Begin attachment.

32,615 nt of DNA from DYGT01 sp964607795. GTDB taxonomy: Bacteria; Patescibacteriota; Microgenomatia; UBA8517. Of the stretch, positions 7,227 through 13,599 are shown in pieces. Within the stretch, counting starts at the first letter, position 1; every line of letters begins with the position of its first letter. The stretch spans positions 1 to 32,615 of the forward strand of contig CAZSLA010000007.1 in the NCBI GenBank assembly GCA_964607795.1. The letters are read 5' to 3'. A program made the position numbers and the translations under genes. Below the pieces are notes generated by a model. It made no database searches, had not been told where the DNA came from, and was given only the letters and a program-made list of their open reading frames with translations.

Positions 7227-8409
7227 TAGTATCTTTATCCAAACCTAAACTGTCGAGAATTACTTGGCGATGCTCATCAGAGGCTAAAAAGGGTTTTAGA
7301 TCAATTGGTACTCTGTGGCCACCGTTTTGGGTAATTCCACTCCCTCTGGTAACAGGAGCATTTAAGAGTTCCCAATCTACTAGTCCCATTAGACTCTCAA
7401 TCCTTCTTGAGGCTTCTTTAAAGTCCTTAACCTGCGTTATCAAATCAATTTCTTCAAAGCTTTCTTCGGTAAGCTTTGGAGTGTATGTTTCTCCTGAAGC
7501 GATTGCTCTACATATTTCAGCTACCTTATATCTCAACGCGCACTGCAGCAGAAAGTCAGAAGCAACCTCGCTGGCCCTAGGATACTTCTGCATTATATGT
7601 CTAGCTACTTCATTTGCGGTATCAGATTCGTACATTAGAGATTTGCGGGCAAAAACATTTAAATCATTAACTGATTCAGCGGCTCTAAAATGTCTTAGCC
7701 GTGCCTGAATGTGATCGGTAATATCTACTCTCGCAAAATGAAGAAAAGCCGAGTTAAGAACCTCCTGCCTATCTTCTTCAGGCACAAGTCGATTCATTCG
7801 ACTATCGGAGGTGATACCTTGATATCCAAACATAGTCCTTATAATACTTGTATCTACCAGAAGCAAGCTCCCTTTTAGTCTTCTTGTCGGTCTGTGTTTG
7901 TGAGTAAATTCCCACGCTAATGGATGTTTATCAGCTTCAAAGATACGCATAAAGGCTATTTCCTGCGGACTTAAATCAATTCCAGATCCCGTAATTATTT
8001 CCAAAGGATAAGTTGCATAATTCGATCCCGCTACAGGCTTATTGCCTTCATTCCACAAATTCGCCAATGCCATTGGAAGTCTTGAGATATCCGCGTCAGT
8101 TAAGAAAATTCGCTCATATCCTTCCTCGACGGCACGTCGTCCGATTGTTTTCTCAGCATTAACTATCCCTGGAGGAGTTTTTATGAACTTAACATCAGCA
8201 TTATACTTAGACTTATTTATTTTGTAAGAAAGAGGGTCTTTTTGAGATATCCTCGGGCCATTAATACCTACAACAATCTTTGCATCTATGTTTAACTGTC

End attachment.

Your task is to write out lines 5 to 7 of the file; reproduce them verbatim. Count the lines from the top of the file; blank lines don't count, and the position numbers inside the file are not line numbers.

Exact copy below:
7401 TCCTTCTTGAGGCTTCTTTAAAGTCCTTAACCTGCGTTATCAAATCAATTTCTTCAAAGCTTTCTTCGGTAAGCTTTGGAGTGTATGTTTCTCCTGAAGC
7501 GATTGCTCTACATATTTCAGCTACCTTATATCTCAACGCGCACTGCAGCAGAAAGTCAGAAGCAACCTCGCTGGCCCTAGGATACTTCTGCATTATATGT
7601 CTAGCTACTTCATTTGCGGTATCAGATTCGTACATTAGAGATTTGCGGGCAAAAACATTTAAATCATTAACTGATTCAGCGGCTCTAAAATGTCTTAGCC